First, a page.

Mycale grandis overgrowing coral on the reef in Kāneʻohe Bay. Photo courtesy of UH/Joy Leilei Shih

A study at the University of Hawai‘i found that Marine sponges in Kāneʻohe Bay — the same invasive sponge found in and near major harbors of the main Hawaiian Islands — have a unique feeding strategy. They acquire important components of their diet from bacteria living within their own bodies, as recently reported by UH.

In research led by doctoral student Joy Leilei Shih in the School of Ocean and Earth Science and Technology at UH Mānoa, a new application of a technique that relies on naturally occurring stable isotopes was utilized to examine the diet of M. grandis sponges collected from KāneʻoheBay. The study found that amino acids, the building blocks of proteins in tissues, came from microbes living within the sponge itself.

The Importance of Marine Sponge Research

Coral reefs are one of Hawaiʻi’s most important natural resources and support fisheries and the state’s economy. Marine sponges are key components of coral reef ecosystems. The invasive Indo-Australian sponge Mycale grandis was first documented in the islands in the late 1990s. M. grandis is now found in and near major harbors of the main Hawaiian Islands as well as within Kāneʻohe Bay.

Jets of Fluorescein dye show active pumping of seawater by the sponge. Photo courtesy of UH/Joy Leilei Shih

Shih and colleagues found the diet of M. grandis did not originate from photosynthesizing microbes (as seen in corals), and feeding did not follow general patterns of other multicellular animals. Instead, the isotopic patterns of the sponge and its symbiotic microbes were not different from one another, indicating the sponge obtains nutrition through the uptake of amino acids originating from their symbiotic microbes.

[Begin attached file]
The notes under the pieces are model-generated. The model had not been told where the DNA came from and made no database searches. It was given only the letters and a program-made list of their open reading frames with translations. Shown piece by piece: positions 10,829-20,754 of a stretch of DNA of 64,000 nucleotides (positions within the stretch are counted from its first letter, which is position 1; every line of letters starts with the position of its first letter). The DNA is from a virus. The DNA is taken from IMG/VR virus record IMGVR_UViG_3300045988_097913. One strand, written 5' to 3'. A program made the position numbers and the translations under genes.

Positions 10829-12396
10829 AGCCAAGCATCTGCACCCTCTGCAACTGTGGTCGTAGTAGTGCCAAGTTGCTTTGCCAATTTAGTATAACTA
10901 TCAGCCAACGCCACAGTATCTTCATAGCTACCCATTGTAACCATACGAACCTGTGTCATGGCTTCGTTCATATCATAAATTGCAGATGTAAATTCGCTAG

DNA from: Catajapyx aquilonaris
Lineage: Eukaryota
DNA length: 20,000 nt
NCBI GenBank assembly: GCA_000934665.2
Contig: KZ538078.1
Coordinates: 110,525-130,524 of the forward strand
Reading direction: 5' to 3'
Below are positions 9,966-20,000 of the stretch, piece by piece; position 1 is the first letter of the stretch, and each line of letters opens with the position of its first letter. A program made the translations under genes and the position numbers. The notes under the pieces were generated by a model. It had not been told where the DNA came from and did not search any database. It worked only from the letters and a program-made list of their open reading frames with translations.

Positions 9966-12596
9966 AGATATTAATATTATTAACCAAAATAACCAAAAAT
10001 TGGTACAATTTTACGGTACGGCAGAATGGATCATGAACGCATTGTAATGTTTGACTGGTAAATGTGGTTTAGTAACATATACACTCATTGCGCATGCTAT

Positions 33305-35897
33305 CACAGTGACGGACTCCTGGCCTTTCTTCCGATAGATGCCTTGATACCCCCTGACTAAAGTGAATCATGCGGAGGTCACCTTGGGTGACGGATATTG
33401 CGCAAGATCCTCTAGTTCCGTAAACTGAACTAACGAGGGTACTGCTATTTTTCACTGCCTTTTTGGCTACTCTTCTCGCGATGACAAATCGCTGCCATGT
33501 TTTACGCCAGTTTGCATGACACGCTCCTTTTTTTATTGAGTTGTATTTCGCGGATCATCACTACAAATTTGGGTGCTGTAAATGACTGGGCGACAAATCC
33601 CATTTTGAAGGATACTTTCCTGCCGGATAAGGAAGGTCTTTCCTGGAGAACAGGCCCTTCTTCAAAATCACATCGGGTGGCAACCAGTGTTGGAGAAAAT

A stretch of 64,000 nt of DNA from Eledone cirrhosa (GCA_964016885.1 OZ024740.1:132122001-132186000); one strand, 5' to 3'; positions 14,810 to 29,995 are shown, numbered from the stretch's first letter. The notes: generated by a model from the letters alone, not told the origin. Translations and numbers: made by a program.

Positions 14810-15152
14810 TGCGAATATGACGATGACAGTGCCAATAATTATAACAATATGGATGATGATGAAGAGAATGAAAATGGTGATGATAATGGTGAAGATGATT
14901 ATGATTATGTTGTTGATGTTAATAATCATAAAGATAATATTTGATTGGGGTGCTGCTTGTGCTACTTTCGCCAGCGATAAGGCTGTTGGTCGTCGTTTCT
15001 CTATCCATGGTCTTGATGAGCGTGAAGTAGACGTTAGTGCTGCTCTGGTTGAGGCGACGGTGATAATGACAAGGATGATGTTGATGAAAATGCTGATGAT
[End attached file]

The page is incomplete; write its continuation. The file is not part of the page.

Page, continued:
“While we knew that the symbionts of sponges play an important role in their diet, the mechanism by which it occurred was unknown,” said Shih. “The only way to produce the observed amino acid isotopic pattern, or fingerprint, if you will, is through the direct transfer of amino acids from their symbiotic bacteria.”

Added Chris Wall, a UH Mānoa postdoctoral researcher and study co-author, “The patterns we detected in M. grandis and its symbionts are very interesting, as they suggest sponges may be actively capturing materials in seawater to support the needs of their microbial community, which in turn supply the sponge with essential tissue building blocks.”

Significance of Findings

The researchers’ new approach to investigating sponge feeding strategies can be applied to future research on other marine sponges in Hawaiʻi and elsewhere. Sponges play an important role in the nutrient dynamics of coral reefs and, in the future, they may rise to dominate coral reefs as corals decline due to direct pressure from human activity and climate change.

This work can help policymakers design better informed conservation plans and provide new insights into the biology of sponges that show the importance of marine microbes to the diet of an invasive sponge.